In quiescent checkpointing, the system must wait until there are no active transactions, then flush the transaction log and write a checkpoint record. All transactions before the checkpoint are complete, and do not need to be considered further in any subsequent recovery.

    In non-quiescent checkpointing, the system marks a checkpoint period via a pair of start-checkpoint and end-checkpoint records. The checkpoint covers a period in time during which active transactions may have made changes to the database. Recovery to checkpoints is more complicated, and must take account of which transactions were active before and after the checkpoint started, and which ones completed during the checkpoint period.

    Because real database systems are heavily used and must have high availability. The first point (heavy use) means that there is never have any point in time when there are no transactions executing. The second point (high availability) means that we can't afford to block all new transactions while the system runs checkpointing.

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  • Consider the following sequence of undo/redo log records:

    <START T> ; <T,A,10,11> ; <T,B,20,21> ; <COMMIT T>

    Give all of the sequences of events that are legal according to the rules of undo/redo logging. An event consists of one of: writing to disk a block containing a given data item, and writing to disk an individual log record.

    In this example, there are five events, which we shall denote:

    The only constraints that undo/redo logging requires are that LA appears before A, and LB appears before B. Of course the log records must be written to disk in the order in which they appear in the log: LA,LB,C. The eight orders consistent with these constraints are:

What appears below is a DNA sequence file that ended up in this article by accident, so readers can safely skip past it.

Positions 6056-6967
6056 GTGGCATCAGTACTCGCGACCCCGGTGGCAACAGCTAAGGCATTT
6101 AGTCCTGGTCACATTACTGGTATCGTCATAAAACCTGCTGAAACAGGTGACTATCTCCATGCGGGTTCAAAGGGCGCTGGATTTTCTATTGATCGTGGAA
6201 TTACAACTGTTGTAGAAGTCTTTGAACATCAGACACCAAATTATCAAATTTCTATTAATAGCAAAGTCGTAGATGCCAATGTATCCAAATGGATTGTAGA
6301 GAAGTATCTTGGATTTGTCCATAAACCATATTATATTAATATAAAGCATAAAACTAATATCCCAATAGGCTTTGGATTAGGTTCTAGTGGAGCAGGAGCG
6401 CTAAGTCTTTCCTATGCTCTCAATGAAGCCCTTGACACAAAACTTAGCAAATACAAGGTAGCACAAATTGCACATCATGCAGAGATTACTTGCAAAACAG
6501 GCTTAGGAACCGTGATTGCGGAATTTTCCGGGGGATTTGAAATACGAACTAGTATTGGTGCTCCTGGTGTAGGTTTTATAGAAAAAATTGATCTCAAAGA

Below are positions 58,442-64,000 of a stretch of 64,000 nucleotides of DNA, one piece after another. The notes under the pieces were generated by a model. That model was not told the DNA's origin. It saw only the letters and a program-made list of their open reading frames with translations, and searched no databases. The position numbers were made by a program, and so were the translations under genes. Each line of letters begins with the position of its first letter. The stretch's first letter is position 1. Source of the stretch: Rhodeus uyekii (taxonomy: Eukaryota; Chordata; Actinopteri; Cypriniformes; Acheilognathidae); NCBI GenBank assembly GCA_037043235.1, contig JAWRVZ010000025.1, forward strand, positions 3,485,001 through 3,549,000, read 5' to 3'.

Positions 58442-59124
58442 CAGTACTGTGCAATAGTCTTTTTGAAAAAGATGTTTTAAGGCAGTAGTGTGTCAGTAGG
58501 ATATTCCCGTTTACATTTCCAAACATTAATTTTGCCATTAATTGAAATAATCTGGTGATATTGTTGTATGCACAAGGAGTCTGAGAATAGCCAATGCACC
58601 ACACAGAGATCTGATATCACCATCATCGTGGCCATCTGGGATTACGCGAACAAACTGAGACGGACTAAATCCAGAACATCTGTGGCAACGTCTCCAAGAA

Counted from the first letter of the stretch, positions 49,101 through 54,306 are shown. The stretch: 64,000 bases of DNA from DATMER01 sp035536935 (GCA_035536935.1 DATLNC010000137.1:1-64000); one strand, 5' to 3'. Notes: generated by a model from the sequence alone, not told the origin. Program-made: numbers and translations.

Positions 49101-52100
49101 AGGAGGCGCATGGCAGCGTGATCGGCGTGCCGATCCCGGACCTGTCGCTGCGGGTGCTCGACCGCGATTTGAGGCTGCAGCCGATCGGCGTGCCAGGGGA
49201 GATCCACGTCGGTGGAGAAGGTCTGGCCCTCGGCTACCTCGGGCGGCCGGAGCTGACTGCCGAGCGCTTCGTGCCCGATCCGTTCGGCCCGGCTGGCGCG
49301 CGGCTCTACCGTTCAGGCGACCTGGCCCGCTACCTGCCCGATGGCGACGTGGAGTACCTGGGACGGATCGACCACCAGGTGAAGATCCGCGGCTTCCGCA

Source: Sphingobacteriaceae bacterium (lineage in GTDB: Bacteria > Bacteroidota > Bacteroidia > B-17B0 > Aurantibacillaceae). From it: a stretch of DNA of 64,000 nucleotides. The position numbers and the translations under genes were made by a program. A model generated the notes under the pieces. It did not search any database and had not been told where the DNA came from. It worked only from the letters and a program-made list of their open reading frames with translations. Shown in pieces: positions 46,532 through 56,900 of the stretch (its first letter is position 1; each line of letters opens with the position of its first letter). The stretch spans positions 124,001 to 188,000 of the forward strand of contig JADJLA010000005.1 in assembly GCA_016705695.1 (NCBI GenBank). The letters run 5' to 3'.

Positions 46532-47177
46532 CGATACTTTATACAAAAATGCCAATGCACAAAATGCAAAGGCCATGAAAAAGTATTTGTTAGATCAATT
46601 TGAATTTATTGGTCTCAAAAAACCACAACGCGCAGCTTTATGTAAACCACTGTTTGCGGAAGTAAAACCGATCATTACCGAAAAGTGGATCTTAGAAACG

xxAAxx );?>

  • Consider the following sequence of undo/redo log records from two transactions T and U:

        <START T> ; <T,A,10,11> ; <START U> ; <U,B,20,21> ;
        <T,C,30,31> ; <U,D,40,41> ; <COMMIT U> ; <T,E,50,51>;
        <COMMIT T>

    Describe the actions of the recovery manager, if there is a crash and the last log record to appear on disk is:

    1. <START U>

    2. <COMMIT U>

    3. <T,E,50,51>

    4. <COMMIT T>

    You may assume that there is an <END CKPT> record in the log immediately before the start of transaction T, so that we do not need to worry about the log any further back than the start of T.

    Each recovery session these commences with a scan forward from the most recent checkpoint (just before start of T), to determine which transactions had started and which had committed since the checkpoint.

    1. Since neither T nor U is committed, we need to undo all of their actions. We move backwards through the log to the most recent checkpoint. Since U had only just started, we find no actions by it to undo. However, we do find an update record for T, so we reset the value of A to 10.

    2. Since U is committed, we redo its actions, setting B to 21 and D to 41. Then, since T is uncommitted, we undo its actions from the end moving backwards; we reset C to 30 and A to 10.

    3. This is similar to the previous part, except that we also reset E to 50.

    4. In this case, both transactions have finished, and so we need to redo all of their actions, setting A to 11, B to 21, C to 31, D to 41 and E to 51. There are no incomplete transactions, so there is no need for an undo pass.

    xxAAxx );?>